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Fallout; should I watch the first series?



Roaming the Wastelands in the year 2296, slashing Yao Guais and making Radroaches explode in a shower of gore while mid-century jazz by the likes of Nat King Cole and Billie Holiday blesses the ears. Yep, this is Fallout, and we love it.



The Fallout Universe is incredible!

As a lifelong fan of the Fallout series, and easily over one-thousand hours into New Vegas, Fallout 3, and Fallout 4 across multiple consoles, I have to start by acknowledging and commending the way the show fits into the Fallout universe. Right from the opening scene, we're seeing Grognak the Barbarian on a Radiation King TV, and Mr Handy offering assistance in that classic English accent. We won't go into Fallout's history in this post, but as far as accuracies go, Bethesda and Todd Howard seamlessly included so much from the Fallout universe; Jet, S.P.E.C.I.A.L stats, the posters that line walls of the Vaults, Stimpacks, RadAway... It's all there, but never in an in-your-face or in an overly try-hard manner, and the locations, factions, and timelines are equally well-implemented.


Two severed rotten heads kissing, and lots of slapstick gore.

If you're someone that enjoys what I can only describe as slapstick gore, the Fallout TV Series asserts its spot in the Fallout universe here, too. You see Todd's implementation of comedic horror in the form of laughably preposterous explosions of human torsos and limbs becoming knave shrapnel as if the Bloody Mess Perk has been toggled on. Two severed heads kissing, a man having a gun stuck through the hole previously blasted in his head which then is used to kill many others, and projectiles shot from the Junk Jet puncturing through entire radiated organisms like they're nothing more than a box of YumYum Deviled Eggs.


Dean Martin plays over comedic violence and slaughter.

As always, all of this comedically over-the-top violence plays through with some post-war jazz, and isn't there for no reason; it's done in the service of world-building in the style of a Quentin Tarantino film. The show's scenes of violence portray a struggle amidst survivors who are still, after two-hundred years, trying to rebuild civilisation while fending off Raiders and Ghouls, and a part of this struggle is the primitive brutality, so some of the show's characters die psychotically casually; like, dropping a penny and not worrying about it kinda casual. This, however, is a world where medicines that can instantly heal wounds are as common as off-the-shelf bionic body parts. People are squishy and life is cheap in this world, but survivors adapt and gore doesn’t seem to bother anyone all that much. Seeing someone's organs get harvested with no anaesthetic by Mr Handy is about as "meh" as trading a tooth for five Caps and buying a Nuka Cola. Shrugs.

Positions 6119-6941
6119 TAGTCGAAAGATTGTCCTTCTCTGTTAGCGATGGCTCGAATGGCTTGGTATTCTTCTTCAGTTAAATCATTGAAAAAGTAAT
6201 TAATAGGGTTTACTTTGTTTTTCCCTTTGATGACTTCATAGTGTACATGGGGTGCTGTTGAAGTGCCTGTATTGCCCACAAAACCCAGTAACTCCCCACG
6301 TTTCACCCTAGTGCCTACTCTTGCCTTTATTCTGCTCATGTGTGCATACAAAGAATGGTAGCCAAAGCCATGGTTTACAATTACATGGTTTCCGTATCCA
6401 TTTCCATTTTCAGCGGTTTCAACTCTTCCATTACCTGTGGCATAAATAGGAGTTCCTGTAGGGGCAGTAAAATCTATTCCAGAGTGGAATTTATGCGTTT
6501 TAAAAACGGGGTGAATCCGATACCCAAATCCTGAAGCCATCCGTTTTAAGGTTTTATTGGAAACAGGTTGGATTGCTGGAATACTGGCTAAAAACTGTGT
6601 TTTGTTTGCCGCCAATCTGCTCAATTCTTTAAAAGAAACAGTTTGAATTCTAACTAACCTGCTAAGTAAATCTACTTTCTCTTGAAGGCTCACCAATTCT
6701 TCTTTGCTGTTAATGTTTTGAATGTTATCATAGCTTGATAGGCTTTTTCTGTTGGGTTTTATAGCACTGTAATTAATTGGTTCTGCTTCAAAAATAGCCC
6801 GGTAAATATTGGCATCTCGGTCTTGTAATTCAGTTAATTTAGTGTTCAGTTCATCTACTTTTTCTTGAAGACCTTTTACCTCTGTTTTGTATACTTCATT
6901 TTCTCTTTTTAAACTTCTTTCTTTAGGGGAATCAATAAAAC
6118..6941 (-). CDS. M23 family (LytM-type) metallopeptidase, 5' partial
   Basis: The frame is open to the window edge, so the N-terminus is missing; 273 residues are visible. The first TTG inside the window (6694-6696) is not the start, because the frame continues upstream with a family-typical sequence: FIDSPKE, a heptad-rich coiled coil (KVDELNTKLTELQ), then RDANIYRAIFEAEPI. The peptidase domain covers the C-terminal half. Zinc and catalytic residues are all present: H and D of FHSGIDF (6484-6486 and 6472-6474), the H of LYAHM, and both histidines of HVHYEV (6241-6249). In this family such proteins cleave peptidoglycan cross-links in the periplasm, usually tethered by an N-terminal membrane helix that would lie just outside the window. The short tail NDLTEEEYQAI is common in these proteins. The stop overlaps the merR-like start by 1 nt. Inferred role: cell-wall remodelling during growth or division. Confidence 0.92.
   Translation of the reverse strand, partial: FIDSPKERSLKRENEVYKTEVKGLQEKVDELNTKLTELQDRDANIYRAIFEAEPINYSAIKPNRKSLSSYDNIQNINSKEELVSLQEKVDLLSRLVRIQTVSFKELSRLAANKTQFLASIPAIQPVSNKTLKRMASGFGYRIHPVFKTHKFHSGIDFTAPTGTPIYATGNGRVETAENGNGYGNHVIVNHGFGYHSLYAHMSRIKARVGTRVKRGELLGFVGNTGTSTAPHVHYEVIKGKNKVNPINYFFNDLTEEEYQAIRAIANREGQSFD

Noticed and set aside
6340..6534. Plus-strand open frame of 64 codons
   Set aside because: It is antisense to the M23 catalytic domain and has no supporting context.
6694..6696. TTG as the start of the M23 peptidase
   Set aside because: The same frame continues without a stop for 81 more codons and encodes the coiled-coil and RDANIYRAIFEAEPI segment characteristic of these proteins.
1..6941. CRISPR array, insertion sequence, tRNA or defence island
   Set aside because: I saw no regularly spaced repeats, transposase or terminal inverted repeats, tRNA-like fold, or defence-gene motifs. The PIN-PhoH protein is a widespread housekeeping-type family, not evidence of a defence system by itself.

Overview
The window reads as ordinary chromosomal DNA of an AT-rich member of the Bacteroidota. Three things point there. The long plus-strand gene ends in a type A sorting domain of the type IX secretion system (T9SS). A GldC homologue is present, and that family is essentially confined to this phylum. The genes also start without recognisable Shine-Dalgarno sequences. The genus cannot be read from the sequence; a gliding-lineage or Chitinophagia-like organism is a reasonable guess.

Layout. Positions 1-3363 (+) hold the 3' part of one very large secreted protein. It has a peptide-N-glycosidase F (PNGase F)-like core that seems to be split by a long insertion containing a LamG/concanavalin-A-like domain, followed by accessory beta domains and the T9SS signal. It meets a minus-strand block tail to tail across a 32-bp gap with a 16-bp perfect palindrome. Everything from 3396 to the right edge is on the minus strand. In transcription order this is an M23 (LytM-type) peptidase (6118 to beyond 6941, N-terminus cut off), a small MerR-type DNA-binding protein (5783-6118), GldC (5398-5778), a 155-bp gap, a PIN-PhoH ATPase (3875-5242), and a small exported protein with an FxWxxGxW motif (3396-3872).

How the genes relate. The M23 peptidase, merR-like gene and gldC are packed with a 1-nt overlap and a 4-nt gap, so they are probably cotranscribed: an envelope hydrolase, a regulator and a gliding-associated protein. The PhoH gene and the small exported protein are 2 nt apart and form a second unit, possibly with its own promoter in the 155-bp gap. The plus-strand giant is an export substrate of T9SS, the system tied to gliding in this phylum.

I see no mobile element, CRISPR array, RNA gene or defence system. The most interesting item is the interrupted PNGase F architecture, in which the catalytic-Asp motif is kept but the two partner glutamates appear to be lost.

Fallout TV show wastelands

The Fallout Adventure.

It's Fallout. You're starting from the bottom of the pile with no armour and a pathetic little 10mm pistol in a lawless world where Super Mutants and Deathclaws can end your life in 0.000001 seconds and your Pip-Boy's Geiger Counter is going ham. Colonies and leaders have been established, swarms of zombie-like radioactive Ghouls and Raiders hunt you for your flesh and loot, blister-covered mutant bears and powerful factions are a constant threat, safe water and food are sparce, but our Lucy has to find her father and she'll do whatever it takes to get to him.


You're right there with Lucy on this hellish mission.

Bethesda does RPGs incredibly well, with intertwining stories and psychotic attention to detail within their universes, and Season 1 feels like such a natural extension of the video game series. If you're like me and you've put all the spare time you have in your teens and twenties into the games, you see so many Easter Eggs and references to various characters and collectables from the games in this show. The writers didn't have to include Bobbleheads, Mini Nukes and the collectable lunchbox from Fallout 3, or Wasteland Survivors Guide 4 in the scene where Lucy visits a shop in Filly.


This adventure through the Wastelands is immediately captivating, and the show's writers make you feel like you're right there with Lucy on this hellish mission. Big-budget scenery and strong characters yield an immersive experience, which is what Bethesda has mastered over the decades, it's easy enough for people to understand yet infinitely pleasing for the fans.



Should you watch Fallout?

So, is the Fallout TV show worth the watch? It's a huge yes from me; it slots into the Fallout Universe so perfectly that it pleases my inner gobby fanboy view of the entire Fallout franchise and there are plenty of references and Easter Eggs for the hardcore fan, but is easy enough to watch for first-time entrants into this incredible universe. Fallout leaves the door open wide for first-time viewers to explore and learn more about this incredible series. Hopefully the hairs on your neck will stand every time you hear "War. War never changes" from now.


Goosebumps!


A quick shout to how each episode has been titled, too. Genius.


We invite you to leave your thoughts; let us know what you think of the Fallout TV show, and whether you're coming into this for the first time or you're a frequent Deathclaw slayer.




2 Kommentare

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Mit 5 von 5 Sternen bewertet.

I haven't played the games but enjoyed the series. Yes you might get all the various Easter eggs but it's not required before you watch it. :-)

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Jordan
Jordan
21. Apr.
Mit 5 von 5 Sternen bewertet.

Amazing write up by Tom! 10000% people should watch this, even if you've played the games or not!

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